I think it a sad thing that so many men are wasting their lives politicking in denominations that God has no intention on preserving. Such works are wood, hay, and stubble, and are of no eternal value. While we have yet to realize it, I say by the grace given to me that much of the "non-denominational" churches you see these days is a move of God's Spirit. That's not to say it is all of God. But, generally speaking, it is.
It is very likely that if you live long enough, you may see the ultimate demise of many evangelical denominations. Should America suffer catastrophic judgment and devastation, you can expect many of these organizations disappear altogether, as many (if not most) internationally sized denominations are centered here in America.
| 2008/4/25 13:50||Profile|
Another angle to consider....I'm concerned that denominations are shrinking because people's investments in one another are shrinking. Being a Christian today means never having to cooperate with anyone that disagrees with your personal vision...which usually means everyone.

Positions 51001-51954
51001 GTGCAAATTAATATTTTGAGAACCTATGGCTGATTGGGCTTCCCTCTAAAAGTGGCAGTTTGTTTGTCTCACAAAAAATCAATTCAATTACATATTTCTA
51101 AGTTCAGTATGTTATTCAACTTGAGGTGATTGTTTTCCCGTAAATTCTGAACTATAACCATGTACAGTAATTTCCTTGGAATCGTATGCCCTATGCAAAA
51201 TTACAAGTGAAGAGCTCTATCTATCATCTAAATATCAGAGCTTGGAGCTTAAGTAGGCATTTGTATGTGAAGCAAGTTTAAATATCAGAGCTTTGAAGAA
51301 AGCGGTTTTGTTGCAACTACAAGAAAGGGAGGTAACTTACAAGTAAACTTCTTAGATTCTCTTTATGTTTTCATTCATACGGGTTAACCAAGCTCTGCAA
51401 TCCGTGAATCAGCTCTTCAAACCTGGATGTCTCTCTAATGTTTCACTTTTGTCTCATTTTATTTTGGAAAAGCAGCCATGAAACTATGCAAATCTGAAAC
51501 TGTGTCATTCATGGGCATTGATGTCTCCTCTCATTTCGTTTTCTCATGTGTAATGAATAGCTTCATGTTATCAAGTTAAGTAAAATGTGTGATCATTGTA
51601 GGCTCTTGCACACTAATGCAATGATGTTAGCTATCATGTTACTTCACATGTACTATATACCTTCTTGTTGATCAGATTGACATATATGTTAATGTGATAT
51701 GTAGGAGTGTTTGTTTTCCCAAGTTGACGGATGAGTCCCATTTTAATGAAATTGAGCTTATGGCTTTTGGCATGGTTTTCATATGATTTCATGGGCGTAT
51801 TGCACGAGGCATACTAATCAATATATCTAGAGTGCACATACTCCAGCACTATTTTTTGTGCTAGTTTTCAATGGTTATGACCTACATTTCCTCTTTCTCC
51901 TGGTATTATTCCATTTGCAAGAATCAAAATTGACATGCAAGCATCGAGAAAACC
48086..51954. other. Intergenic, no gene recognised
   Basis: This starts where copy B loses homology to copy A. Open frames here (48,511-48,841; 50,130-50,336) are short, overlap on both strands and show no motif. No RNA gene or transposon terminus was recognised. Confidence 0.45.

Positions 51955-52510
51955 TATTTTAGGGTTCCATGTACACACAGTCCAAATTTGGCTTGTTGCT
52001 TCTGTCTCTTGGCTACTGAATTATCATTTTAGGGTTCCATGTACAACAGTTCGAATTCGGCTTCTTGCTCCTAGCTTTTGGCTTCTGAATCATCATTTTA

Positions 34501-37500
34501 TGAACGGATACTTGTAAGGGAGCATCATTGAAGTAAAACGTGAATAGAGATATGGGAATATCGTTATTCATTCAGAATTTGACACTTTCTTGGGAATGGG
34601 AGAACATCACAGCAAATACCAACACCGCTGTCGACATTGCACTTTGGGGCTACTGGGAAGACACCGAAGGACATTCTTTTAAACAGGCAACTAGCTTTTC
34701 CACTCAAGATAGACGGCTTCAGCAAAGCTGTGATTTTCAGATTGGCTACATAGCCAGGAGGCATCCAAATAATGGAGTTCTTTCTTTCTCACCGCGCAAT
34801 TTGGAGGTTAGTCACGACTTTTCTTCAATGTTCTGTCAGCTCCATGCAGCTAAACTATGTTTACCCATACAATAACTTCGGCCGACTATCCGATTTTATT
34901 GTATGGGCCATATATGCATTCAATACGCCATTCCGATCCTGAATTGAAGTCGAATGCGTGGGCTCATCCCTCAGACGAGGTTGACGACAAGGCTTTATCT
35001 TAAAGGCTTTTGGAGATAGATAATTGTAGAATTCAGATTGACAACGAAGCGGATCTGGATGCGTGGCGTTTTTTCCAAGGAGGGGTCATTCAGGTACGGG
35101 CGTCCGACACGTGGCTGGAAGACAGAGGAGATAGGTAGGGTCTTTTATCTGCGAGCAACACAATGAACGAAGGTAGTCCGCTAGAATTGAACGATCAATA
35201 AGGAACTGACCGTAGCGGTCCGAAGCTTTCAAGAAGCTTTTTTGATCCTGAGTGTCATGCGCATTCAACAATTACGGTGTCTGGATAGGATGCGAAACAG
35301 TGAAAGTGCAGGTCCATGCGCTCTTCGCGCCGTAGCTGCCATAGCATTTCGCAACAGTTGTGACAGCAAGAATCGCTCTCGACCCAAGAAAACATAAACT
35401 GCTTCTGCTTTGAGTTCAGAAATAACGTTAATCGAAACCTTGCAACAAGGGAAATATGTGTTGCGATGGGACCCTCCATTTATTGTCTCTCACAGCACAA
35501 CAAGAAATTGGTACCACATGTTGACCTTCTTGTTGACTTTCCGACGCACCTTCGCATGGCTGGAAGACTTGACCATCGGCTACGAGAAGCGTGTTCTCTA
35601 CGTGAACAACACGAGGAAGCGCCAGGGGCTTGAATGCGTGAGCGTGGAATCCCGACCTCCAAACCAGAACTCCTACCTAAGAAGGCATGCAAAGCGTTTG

Even Christians zealously seeking revival, usually want the crisis and the ecstasy but not the long term commitment and investment. Revival rhetoric never seems to include a vision for a society or a body for the next 30-40 years...many want a new Kairos moment or we declare the Holy Spirit isn't present. (sic) Too many want the match-strike of Acts Chapter 2 over and over again without ever having to burn slow and steady like Romans 12. In fact, we have contempt for Christians who are the same for 30 years without having a recent Kairos crisis to talk about.
According to my interpretation of this trend, American Christians are restless, empty, and unstable because they are a reflection of our culture. As so much of this is stirred by the swirling fluidity of our transient economy, I don't know what the 'cure' is, but I think this trend shows a very substantial difference between our culture and the churches we see in the third-world.